Scott Keeter in the Wilson Quarterly:
New Hampshire gave new life to many nagging doubts about polling and criticisms of its role in American politics. Are polls really accurate? Can surveys of small groups of people give a true reading of what a much larger group thinks? What about bias? Don’t pollsters stack the deck?
At a deeper level, the unease about polling grows out of fears about its impact on democracy. On the strength of exit polls in the 1980 presidential election, for example, the TV networks projected a Ronald Reagan victory—and Jimmy Carter conceded—even though people in the West still had time to vote. Critics charged that this premature call may have literally stopped some westerners from taking the trouble to cast their ballots. There is also a more generalized suspicion that polls (and journalists) induce political passivity by telling Americans what they think. As the New Hampshire story unfolded on January 8, former television news anchor Tom Brokaw seemed to have this idea on his mind when he said, with a bit of exasperation, that professional political observers should simply “wait for the voters” instead of “making judgments before the polls have closed and trying to stampede, in effect, the process.”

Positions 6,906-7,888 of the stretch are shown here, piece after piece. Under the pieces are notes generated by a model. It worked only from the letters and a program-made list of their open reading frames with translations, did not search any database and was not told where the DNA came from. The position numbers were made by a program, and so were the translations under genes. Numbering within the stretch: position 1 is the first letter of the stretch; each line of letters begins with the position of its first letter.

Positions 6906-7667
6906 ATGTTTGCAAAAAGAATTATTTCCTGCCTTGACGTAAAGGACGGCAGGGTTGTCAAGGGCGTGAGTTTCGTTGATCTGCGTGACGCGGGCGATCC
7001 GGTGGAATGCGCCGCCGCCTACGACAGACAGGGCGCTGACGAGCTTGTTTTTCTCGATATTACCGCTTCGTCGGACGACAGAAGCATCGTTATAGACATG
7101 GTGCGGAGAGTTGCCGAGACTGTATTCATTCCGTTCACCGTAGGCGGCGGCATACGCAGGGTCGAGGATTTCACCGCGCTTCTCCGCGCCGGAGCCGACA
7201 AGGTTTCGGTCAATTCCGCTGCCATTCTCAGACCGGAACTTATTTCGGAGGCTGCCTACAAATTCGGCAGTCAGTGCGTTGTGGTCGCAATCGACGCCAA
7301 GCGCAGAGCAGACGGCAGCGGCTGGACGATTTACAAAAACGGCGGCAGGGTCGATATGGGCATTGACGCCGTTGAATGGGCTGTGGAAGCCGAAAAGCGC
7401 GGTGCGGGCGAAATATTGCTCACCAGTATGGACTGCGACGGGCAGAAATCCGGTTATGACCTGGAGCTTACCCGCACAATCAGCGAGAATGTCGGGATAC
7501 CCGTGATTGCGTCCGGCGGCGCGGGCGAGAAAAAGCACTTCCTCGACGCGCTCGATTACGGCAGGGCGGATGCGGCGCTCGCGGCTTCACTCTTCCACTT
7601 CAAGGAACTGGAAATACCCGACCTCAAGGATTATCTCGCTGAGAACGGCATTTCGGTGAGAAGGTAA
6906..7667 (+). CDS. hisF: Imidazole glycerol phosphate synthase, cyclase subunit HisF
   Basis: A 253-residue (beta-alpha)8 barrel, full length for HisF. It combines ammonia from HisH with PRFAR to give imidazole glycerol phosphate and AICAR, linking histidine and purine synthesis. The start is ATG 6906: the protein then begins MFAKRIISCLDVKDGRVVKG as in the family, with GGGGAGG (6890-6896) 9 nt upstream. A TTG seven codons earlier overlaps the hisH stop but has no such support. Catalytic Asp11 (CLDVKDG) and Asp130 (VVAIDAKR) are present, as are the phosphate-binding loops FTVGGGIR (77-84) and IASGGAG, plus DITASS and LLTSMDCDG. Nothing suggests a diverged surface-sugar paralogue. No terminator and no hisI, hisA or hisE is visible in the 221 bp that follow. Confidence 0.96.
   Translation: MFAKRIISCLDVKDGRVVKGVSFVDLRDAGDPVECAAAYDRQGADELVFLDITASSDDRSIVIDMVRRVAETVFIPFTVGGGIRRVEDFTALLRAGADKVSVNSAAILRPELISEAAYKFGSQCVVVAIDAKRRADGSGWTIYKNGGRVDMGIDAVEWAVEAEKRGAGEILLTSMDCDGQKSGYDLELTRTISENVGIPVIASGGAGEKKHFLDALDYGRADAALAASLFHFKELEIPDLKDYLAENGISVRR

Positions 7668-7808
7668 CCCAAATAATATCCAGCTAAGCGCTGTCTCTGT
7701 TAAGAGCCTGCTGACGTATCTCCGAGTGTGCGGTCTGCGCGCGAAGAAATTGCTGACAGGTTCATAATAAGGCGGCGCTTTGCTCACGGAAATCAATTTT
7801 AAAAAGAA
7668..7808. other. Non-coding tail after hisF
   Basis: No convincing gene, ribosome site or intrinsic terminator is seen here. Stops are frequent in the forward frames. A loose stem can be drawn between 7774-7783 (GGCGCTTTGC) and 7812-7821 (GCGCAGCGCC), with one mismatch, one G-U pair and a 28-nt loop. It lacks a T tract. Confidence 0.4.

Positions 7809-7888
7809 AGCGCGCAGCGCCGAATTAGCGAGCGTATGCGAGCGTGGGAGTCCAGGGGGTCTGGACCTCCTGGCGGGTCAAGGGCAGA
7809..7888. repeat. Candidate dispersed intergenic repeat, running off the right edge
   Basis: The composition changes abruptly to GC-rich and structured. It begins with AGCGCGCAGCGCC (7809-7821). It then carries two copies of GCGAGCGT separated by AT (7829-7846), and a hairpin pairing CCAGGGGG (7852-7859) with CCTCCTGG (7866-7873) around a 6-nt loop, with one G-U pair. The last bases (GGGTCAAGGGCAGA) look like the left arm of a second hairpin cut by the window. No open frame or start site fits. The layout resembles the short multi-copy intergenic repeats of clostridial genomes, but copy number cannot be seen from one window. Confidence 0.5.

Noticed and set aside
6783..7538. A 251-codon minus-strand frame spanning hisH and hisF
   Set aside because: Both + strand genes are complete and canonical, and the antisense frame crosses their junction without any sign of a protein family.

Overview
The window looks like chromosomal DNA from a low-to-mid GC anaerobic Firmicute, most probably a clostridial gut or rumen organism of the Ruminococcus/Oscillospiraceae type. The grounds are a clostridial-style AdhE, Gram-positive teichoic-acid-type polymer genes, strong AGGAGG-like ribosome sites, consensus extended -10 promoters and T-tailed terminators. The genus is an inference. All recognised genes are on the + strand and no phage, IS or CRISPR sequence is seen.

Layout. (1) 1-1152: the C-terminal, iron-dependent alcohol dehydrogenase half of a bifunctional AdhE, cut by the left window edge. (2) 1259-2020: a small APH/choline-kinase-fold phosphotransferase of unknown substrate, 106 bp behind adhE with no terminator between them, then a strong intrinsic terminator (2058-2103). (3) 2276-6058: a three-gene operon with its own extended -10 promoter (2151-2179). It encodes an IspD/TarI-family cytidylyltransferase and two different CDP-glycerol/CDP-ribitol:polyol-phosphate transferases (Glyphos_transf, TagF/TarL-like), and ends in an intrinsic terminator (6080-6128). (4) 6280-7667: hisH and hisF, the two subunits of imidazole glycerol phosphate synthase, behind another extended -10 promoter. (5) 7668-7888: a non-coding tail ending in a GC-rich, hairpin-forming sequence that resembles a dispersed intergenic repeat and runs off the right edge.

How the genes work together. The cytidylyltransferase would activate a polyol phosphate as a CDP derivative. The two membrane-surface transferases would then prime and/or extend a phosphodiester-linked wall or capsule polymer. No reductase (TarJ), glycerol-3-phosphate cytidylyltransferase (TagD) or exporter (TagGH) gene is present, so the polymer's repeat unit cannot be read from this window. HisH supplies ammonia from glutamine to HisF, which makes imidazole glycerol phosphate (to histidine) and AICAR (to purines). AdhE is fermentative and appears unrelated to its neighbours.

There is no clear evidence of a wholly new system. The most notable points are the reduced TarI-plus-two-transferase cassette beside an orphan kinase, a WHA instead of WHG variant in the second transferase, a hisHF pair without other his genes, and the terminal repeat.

At the same time, some worry that polls put too much power in the hands of an uninformed public, and that they reduce political leaders to slavish followers of public opinion. In the White House, efforts to systematically track public opinion date back to the dawn of modern polling, during the administration of Franklin D. Roosevelt, and nobody seems to get very far in American politics today without a poll-savvy Dick Morris or Karl Rove whispering in his or her ear.
But while there may be reason to worry about the public’s political competence, a far more serious threat to democracy arises from the large disparities in income, education, and other resources needed to participate effectively in politics. Compared with most other Western democracies, the United States has a more pronounced class skew in voter turnout and other forms of political participation, with the affluent much more politically active than those who are less well off. This uneven distribution of political engagement is what makes public-opinion polls especially valuable. Far from undermining democracy, they enhance it: They make it more democratic.